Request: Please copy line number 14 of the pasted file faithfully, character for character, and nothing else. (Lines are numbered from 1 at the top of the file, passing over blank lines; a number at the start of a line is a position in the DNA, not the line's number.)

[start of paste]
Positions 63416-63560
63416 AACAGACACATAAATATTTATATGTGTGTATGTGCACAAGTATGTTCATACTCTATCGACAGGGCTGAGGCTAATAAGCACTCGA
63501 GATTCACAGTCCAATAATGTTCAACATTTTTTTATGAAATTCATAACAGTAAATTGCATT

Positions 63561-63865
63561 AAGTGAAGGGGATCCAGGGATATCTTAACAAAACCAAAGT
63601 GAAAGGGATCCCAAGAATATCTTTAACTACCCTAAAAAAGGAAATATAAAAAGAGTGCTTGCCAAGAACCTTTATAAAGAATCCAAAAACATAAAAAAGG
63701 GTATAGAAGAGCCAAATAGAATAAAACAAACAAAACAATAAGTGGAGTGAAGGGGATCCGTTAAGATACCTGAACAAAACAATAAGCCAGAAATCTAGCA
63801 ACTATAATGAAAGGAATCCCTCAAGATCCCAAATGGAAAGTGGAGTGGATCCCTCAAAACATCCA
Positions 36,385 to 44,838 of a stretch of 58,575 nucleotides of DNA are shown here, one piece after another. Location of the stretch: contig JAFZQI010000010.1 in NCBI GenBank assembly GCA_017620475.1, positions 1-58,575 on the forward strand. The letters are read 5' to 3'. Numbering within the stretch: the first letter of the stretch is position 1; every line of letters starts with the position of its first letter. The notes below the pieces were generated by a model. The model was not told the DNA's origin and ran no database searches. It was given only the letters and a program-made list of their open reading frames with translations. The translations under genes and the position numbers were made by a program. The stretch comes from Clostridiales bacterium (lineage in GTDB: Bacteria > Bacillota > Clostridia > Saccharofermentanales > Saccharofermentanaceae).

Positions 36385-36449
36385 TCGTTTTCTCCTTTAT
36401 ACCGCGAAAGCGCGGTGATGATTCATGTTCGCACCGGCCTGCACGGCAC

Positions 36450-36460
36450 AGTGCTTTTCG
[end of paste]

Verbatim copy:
36450 AGTGCTTTTCG